NEW METHODOLOGIES FOR THE DESIGN OF SMALL BLOOD PUMPS

Project: Research project

Description

The long-term objective of this research is to make pulsatile heart replacement systems available to smaller adult patients. This is a non- trivial matter, because reduction in the size of a pulsatile blood pump affects (1) the fluid dynamics of the pump, (2) the energetics of the pump and actuator, and (3) the stresses experienced by the blood contacting materials. Thus, we consider studies such as those described here to be critical to the availability of artificial hearts and pulsatile ventricular assist devices for the full spectrum of adult patients. We propose to study the underlying principles of pump size reduction through three specific aims: First, we will compare in vitro measurements of the flow field with in vivo measures of thrombogenesis and hemolysis. Specifically, we will use Laser Doppler Anemometry and Particle Image Velocimetry to measure fluid velocity and shear rate, with a high degree of spatial and temporal resolution, in pump chambers designed according to various scaling parameters. Classical dimensionless analysis will serve as guidance in scaling to achieve fluid dynamic similitude, and to generalize these measurements for predictive purposes. The significance of these findings will be assessed through in vivo studies in calves using completely implanted total artificial hearts, using the same pump chambers under similar fluid dynamic conditions. Thrombogenesis will be assessed through hematology studies and explant analysis. Platelet and fibrin adhesion will be quantified using histological examination and epi-fluorescence microscopy, using fluorescently labeled platelets and fibrinogen. Novel rapid manufacturing methods will be used to fabricate the variety of pumping chambers required for these experiments. Secondly, we will develop relationships governing energetic performance of the system, utilizing a computer simulation of the energy converter, blood pump, circulation, controller, and energy transmission system. We will thereby optimize the major subsystems to minimize power consumption. Results will be validated on a mock circulatory loop. Thirdly, we will study the effects of reduced pump chamber size and pump shape parameters on biomaterial stresses using finite element analysis. Predicted strains will be validated using staticly pressurized pump chambers. We expect that this research will be broadly applicable to pulsatile blood pump design, especially by improving our understanding of the relationships between fluid dynamics and thrombogenesis in a complex, time-varying flow field. This work requires a multi-disciplinary effort in surgery, engineering, fluid mechanics, and hematology, with the means to efficiently manufacture blood pump systems and carry out the necessary in vitro and in vivo studies.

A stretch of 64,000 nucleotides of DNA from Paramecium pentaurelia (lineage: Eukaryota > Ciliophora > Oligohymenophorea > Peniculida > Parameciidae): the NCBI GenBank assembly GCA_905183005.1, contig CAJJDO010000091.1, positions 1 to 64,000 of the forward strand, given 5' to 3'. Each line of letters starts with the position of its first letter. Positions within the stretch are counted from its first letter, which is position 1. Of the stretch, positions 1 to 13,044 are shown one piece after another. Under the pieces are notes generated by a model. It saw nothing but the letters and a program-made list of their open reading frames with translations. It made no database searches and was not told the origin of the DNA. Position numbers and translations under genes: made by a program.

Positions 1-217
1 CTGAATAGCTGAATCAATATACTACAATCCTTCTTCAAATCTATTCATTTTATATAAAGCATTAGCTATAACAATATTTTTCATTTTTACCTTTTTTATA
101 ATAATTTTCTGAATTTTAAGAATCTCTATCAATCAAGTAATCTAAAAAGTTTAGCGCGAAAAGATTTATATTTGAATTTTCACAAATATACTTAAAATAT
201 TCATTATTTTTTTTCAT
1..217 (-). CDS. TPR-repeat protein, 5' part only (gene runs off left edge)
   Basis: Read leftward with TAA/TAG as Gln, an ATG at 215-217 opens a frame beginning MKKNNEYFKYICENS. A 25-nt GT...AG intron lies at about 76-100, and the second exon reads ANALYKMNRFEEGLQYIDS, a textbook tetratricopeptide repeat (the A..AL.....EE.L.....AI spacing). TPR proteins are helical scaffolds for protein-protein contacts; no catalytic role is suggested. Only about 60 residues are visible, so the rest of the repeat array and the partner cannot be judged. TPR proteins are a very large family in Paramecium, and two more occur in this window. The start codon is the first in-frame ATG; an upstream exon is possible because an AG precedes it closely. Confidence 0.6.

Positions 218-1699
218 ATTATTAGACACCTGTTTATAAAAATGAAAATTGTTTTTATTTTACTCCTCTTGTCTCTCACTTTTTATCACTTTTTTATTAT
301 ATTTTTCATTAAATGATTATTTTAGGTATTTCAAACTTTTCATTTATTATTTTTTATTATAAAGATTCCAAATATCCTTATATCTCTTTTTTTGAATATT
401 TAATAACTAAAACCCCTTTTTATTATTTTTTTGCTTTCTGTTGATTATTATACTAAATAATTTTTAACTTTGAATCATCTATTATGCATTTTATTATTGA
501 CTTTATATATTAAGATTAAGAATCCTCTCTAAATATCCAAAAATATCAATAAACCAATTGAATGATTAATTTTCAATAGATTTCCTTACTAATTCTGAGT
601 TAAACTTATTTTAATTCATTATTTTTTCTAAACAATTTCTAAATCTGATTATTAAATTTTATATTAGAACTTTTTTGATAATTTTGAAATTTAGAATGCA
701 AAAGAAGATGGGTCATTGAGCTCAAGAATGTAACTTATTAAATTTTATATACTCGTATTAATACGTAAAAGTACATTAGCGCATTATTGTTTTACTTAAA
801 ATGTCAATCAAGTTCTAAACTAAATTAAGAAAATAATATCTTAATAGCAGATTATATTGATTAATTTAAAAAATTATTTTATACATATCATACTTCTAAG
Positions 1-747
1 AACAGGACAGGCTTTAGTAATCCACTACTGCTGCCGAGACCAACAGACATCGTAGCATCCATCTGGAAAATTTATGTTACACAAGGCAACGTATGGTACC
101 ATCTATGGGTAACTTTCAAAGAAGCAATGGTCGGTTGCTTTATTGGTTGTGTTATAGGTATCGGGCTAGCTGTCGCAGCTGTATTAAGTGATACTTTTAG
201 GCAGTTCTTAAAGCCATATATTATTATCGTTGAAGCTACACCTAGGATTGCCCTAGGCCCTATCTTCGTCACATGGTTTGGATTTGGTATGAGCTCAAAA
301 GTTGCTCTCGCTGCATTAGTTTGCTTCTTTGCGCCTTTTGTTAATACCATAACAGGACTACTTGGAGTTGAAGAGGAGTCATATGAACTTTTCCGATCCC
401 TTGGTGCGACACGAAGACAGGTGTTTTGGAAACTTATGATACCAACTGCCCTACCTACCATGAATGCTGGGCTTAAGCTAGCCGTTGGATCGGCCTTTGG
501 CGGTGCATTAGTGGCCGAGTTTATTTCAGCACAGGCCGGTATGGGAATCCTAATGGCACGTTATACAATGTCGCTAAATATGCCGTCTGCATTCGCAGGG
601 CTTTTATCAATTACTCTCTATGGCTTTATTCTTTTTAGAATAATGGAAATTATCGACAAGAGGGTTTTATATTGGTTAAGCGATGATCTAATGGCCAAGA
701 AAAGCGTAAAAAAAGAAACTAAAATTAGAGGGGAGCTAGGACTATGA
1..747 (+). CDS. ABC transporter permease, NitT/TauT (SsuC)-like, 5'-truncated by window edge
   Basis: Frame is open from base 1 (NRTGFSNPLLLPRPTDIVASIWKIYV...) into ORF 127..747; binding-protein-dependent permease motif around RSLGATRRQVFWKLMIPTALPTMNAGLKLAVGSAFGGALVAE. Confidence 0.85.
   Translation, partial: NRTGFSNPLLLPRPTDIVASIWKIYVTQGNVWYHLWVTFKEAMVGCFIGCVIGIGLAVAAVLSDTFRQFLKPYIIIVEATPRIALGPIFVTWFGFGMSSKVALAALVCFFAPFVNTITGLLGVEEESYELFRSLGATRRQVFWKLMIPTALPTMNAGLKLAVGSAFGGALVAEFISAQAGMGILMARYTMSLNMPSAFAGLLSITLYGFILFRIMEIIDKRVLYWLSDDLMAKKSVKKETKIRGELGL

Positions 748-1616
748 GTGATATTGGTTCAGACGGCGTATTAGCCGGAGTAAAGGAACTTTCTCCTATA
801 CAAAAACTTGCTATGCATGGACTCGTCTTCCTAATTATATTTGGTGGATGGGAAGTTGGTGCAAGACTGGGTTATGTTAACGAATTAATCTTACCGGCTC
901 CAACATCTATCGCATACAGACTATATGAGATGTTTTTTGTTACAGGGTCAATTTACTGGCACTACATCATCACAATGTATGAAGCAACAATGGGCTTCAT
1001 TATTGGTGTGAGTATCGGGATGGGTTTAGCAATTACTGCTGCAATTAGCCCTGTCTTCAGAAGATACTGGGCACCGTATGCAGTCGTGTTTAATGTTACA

StatusFinished
Effective start/end date4/15/998/31/16

Funding

  • National Institutes of Health: $708,908.00
  • National Institutes of Health: $722,929.00
  • National Institutes of Health: $643,917.00
  • National Institutes of Health: $637,305.00
  • National Institutes of Health: $548,089.00
  • National Institutes of Health: $534,655.00
  • National Institutes of Health: $718,119.00
  • National Institutes of Health: $561,924.00
  • National Institutes of Health: $645,597.00
  • National Institutes of Health: $525,172.00
  • National Institutes of Health: $726,294.00

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Blood
Pumps
Fluid dynamics
Artificial heart
Platelets
Fluid mechanics
Flow fields
Actuators
Biomaterials
Surgery
Finite element method
Computational fluid dynamics
Adhesion
Availability
Surface analysis
Controllers
Velocity measurement
Computer simulation
Shear deformation
Electric power utilization